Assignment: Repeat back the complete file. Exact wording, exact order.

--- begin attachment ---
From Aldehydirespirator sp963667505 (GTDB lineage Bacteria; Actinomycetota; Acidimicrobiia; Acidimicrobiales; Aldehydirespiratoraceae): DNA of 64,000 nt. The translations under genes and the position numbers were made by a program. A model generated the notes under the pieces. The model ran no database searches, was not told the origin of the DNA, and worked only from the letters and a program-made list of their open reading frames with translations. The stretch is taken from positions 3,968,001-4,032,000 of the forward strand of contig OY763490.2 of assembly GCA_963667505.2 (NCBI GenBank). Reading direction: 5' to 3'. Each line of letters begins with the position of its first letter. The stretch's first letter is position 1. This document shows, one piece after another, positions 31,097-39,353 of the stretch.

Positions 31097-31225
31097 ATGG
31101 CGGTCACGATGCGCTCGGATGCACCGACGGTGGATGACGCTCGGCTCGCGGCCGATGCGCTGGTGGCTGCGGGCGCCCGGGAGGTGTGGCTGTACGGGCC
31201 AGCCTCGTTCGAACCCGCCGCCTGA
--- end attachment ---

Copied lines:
From Aldehydirespirator sp963667505 (GTDB lineage Bacteria; Actinomycetota; Acidimicrobiia; Acidimicrobiales; Aldehydirespiratoraceae): DNA of 64,000 nt. The translations under genes and the position numbers were made by a program. A model generated the notes under the pieces. The model ran no database searches, was not told the origin of the DNA, and worked only from the letters and a program-made list of their open reading frames with translations. The stretch is taken from positions 3,968,001-4,032,000 of the forward strand of contig OY763490.2 of assembly GCA_963667505.2 (NCBI GenBank). Reading direction: 5' to 3'. Each line of letters begins with the position of its first letter. The stretch's first letter is position 1. This document shows, one piece after another, positions 31,097-39,353 of the stretch.

Positions 31097-31225
31097 ATGG
31101 CGGTCACGATGCGCTCGGATGCACCGACGGTGGATGACGCTCGGCTCGCGGCCGATGCGCTGGTGGCTGCGGGCGCCCGGGAGGTGTGGCTGTACGGGCC
31201 AGCCTCGTTCGAACCCGCCGCCTGA